A lifelong horsewoman, Morris and her husband bred Thoroughbreds from 2003 to 2013 and still maintain a World-Champion producing Morgan Horse breeding program begun in 1996. Her foundation mare, "UVM Christine" (pictured above), won Morgan Grand National Champion Four-Year-Old Mare, World Champion Senior Mare, and Reserve World Champion Mare in 1998.[8]

Other Grand National and Reserve Grand National and World Champions followed, including Reserve World Champion and Reserve Grand National Champion Park Horse, "Pastorale" in 2001 and 2002; homebred Grand National Champion Morgan Snaffle-Bit Reining Horse, "Spring Diva", in 2003; Grand National Champion Pleasure Driving Gelding "Burkland Rafinesque" in 2008; and homebreds "Privilege", World Champion Western Pleasure in 2014; and "Concordia", World Champion Pleasure Driving in 2018. The Morrises' Morgan breeding program was featured on the cover and in a profile article in Equine International[9] in 2009.

Select fiction bibliography[edit]


Kerrion Empire[edit]

Threshold (with Chris Morris)[edit]

ARC Riders (with David Drake)[edit]

  • ARC Riders (1995)
  • The Fourth Rome (1996)


  • I, the Sun (1983)
  • The 40-Minute War (1984) (with Chris Morris)
  • Active Measures (1985) (with David Drake)
  • Afterwar (1985)
  • Medusa (1986) (with Chris Morris)
  • Warlord! (1987)
  • Kill Ratio (1987) (with David Drake)
  • Outpassage (1988) (with Chris Morris)
  • Target (1989) (with David Drake)

Series contributed to[edit]

The Sacred Band of Stepsons saga[edit]

  • Beyond Sanctuary (1985)
  • Beyond the Veil (1985)
  • Beyond Wizardwall (1986)
  • Tempus (1987)
  • City at the Edge of Time (1988) (with Chris Morris)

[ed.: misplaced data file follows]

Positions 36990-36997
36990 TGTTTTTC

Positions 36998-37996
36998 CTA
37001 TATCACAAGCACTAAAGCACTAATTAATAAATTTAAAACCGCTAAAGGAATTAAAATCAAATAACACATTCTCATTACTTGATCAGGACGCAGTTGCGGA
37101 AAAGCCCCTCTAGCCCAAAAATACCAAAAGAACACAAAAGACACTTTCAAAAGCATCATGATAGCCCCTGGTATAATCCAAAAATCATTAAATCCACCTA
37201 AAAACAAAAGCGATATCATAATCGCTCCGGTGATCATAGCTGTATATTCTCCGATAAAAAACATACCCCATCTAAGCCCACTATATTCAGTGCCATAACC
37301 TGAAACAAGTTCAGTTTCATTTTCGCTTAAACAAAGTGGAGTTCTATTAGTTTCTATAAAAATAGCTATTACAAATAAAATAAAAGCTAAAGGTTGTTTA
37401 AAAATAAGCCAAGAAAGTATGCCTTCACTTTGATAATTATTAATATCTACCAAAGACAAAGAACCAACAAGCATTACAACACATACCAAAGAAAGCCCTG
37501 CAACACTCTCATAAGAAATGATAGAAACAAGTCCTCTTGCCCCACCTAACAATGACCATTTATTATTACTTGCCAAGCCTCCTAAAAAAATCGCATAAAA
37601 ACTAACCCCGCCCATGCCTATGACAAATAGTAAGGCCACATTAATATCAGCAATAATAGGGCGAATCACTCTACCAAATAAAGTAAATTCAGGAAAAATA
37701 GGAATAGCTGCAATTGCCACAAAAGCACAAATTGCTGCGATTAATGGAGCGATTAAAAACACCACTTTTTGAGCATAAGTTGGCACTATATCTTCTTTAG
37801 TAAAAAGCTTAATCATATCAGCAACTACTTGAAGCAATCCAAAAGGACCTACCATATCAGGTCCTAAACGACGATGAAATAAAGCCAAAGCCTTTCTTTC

• Tempus Unbound (1989) (with Chris Morris)
  • Storm Seed (1990) (with Chris Morris)
  • The Sacred Band (2010) (with Chris Morris)
  • The Fish the Fighters and the Song-girl (2012) (with Chris Morris)

Heroes in Hell[edit]

Select short story bibliography[edit]

  • "Raising the Green Lion" (1980)
  • "Vashanka's Minion" (1980)
  • "A Man and His God" (1981)
  • "An End to Dreaming" (1982)
  • "Wizard Weather" (1982)
  • "High Moon" (1983)
  • "Basileus" (1984)
  • "Hero's Welcome" (1985)
  • "Graveyard Shift" (1986)
  • "To Reign in Hell" (1986)
  • "Power Play" (1984)
  • "Pillar of Fire" (1984)
  • "Gilgamesh Redux" (1987)
  • "Sea of Stiffs" (1987)
  • "The Nature of Hell" (1987)
  • "The Best of the Achaeans" (1988)
  • "The Collaborator" (1988)
  • "[...] Is Hell" (1988)
  • "Moving Day" (1989)
  • "Sea Change" (1989)
  • "Interview with the Devil" (2011) (with Chris Morris)
  • "Tribe of Hell" (2011)
  • "Babe in Hell" (2012) (with Chris Morris)(2012)
  • "Which Way I Fly Is Hell" (2012)
  • "Boogey Man Blues" (2013) appeared in What Scares the Boogey Man? edited by John Manning
  • "Hell Bent" (2013)
  • "Alms for Oblivion" (2013) (with Chris Morris)
  • "Dress Rehearsal" (2014)
  • "Seven Against Hell" (2014) (with Chris Morris)
  • "The Black Sword" (2014) (with Chris Morris) appeared in Nine Heroes edited by Walter Rhein

Select non-fiction bibliography[edit]

  • "Nonlethality: A Global Strategy" (1990, 2010) (with Chris Morris)
  • "Weapons of Mass Protection" (1995) (with Morris and Baines)
  • The American Warrior (1992) (Morris and Morris, ed.)


  1. ^ Nonlethality: A Global Strategy
  2. ^ The Hittites, O. M. Gurney, Penguin, 1952
  3. ^ I, the Sun, Janet Morris, Dell, 1983
  4. ^ Henry Azadehdel (June 1993). "Psychic Warfare and Non-Lethal Weapons". Retrieved May 5, 2011.
  5. ^ Richard Forno, Ronald Baklarz (1999). The art of information warfare: insight into the knowledge warrior philosophy. Universal-Publishers. p. 84. ISBN 1-58112-857-6. Retrieved May 5, 2011.
  6. ^ "M2 Technologies, Inc.: Private Company Information". Business Week.[dead link]
  7. ^ "Nonlethal Weapons and Capabilities". Council on Foreign Relations. February 2004.
  8. ^ The Morgan Horse Magazine, December 1998; The Morgan Connection, December 1998
  9. ^ Equine International, Summer 2009, Vol. 1, Issue 2; www.alltech.com/EquineInternational
  10. ^ Silistra is the name of an actual city and province in Bulgaria

External links[edit]